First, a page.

July 12, 2017

Crime and Terrorism Subcommittee’s Russia Probe Hears Lessons from Watergate & Iran-Contra Investigations

Whitehouse addresses Trump Jr. emails, calls for continued congressional investigation

Washington, DC – On Tuesday, Chairman Lindsey Graham (R-SC) and Ranking Member Sheldon Whitehouse (D-RI) led a hearing of the Senate Judiciary Subcommittee on Climate and Terrorism that delved into the lessons congressional and criminal investigators learned during Watergate, Iran-Contra, and other major concurrent congressional and criminal investigations.  Witnesses at the hearing included leaders of the Watergate Task Force, the U.S. House Iran-Contra Committee, the U.S. Department of Justice’s Iran-Contra litigation, and the Project on Government Oversight. 

At the outset of the hearing, Whitehouse addressed the release of emails from Donald Trump Jr. revealing evidence of coordination between Donald Trump’s 2016 campaign and the Russian government. 

“We learned today that Donald Trump, Jr., knowingly sought information from the Russian government to help his father’s campaign; that the repeated denials were false,” said Whitehouse.  “I have no doubt that Special Counsel Mueller will get to the bottom of any violations of criminal law, but Congress has a duty to understand who knew what when regarding the Russian government’s campaign to help get Donald Trump elected.  This afternoon, Senator Graham and I will continue our work in the subcommittee to help the public understand what happened, to frame responses to the threat of continued Russian influence, and in today’s case, to ensure that parallel investigations do not conflict.  These questions are deadly serious, as they implicate the President’s fitness to perform his duties.”

Video of Whitehouse’s opening statement is available here.

The witnesses examined how Congress and the executive branch have coordinated concurrent congressional and criminal investigations in the past and what strategies congressional and executive investigators should pursue to ensure the ongoing Russia investigations are effective.  All of the witnesses forcefully underscored Congress’s duty to pursue investigations into matters such as Russian meddling in our elections.  “I have great appreciation for the invaluable benefit to our society of congressional inquiries that have allowed disinfecting sunlight into dark corners that might otherwise remain hidden from view,” former Watergate Prosecutor Richard Ben-Veniste said.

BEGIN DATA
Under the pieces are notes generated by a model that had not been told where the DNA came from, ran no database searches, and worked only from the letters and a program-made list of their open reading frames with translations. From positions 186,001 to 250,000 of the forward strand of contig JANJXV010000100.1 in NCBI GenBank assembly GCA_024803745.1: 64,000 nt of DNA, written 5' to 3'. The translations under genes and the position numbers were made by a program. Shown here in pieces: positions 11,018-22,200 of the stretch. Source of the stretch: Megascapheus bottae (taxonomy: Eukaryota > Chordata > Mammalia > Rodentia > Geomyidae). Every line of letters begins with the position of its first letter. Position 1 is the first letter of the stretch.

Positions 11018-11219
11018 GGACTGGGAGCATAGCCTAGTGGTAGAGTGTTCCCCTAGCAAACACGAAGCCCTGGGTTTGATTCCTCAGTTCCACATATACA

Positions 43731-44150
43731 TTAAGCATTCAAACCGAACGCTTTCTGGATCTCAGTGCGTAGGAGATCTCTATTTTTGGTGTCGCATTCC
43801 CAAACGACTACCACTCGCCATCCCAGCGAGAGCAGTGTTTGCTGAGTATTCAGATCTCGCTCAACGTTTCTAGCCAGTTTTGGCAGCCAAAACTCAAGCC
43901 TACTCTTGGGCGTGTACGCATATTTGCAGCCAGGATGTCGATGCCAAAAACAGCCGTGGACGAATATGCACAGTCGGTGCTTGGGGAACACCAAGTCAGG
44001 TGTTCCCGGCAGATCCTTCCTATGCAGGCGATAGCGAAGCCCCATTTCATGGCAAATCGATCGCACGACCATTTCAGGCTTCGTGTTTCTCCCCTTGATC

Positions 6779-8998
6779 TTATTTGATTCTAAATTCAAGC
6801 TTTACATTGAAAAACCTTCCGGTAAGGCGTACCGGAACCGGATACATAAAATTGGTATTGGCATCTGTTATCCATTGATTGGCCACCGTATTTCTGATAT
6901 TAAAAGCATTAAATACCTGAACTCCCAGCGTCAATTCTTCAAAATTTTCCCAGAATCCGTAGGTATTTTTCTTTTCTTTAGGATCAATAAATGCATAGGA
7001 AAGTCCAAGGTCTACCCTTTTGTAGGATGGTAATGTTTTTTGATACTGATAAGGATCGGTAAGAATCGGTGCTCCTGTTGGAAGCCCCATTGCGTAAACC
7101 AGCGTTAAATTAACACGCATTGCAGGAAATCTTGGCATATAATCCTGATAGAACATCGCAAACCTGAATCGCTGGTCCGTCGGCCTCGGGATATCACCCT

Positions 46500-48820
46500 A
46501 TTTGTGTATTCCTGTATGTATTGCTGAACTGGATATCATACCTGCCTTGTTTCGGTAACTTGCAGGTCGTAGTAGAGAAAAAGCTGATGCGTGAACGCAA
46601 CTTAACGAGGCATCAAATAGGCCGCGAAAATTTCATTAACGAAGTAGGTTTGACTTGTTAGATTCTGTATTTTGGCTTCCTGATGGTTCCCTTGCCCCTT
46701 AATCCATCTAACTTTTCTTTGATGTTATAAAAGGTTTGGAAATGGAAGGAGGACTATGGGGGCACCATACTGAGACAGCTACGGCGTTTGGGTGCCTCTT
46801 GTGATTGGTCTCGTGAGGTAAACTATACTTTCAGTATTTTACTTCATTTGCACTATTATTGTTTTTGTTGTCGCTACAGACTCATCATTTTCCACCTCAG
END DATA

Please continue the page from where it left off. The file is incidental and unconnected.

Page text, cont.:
Joining Graham and Whitehouse for the hearing were:

Richard Ben-Veniste, Partner, Mayer Brown LLP.  Ben-Veniste served as chief of the Watergate Special Prosecutor’s Watergate Task Force in the mid-1970s.  He was also a special outside counsel for the Senate Subcommittee on Governmental Operations, giving him insight into both congressional and criminal investigations.  Ben-Veniste’s prepared testimony is available here.

Danielle Brian, Executive Director, Project on Government Oversight (POGO).  Brian frequently testifies before Congress and regularly meets with Members of Congress and officials at the White House and federal agencies to discuss transparency and ethics in government.  POGO recently issued a report entitled Necessary and Proper: Best Practices for Congressional Investigations.  Brian’s prepared testimony is available here.

Charles Tiefer, Professor, University of Baltimore School of Law.  Prior to joining the University of Baltimore, Tiefer served as solicitor and deputy general counsel of the U.S. House of Representatives for 11 years.  In 1987, Tiefer acted as Special Deputy Chief Counsel on the U.S. House Iran-Contra Committee.  Tiefer’s prepared testimony is available here.

Andrew Frey, Partner, Mayer Brown LLP.  Prior to joining Mayer Brown in 1986, Frey served as a Deputy Solicitor General in the U.S. Department of Justice and as Assistant to the Solicitor General.  While at the Justice Department, he was involved in the Iran-Contra litigation, handling the certiorari petition in the Oliver North case and the appeal of John Poindexter’s conviction.  Frey’s prepared testimony is available here.

Video of the hearing will be posted here.


Press Contact

Meaghan McCabe, (202) 224-2921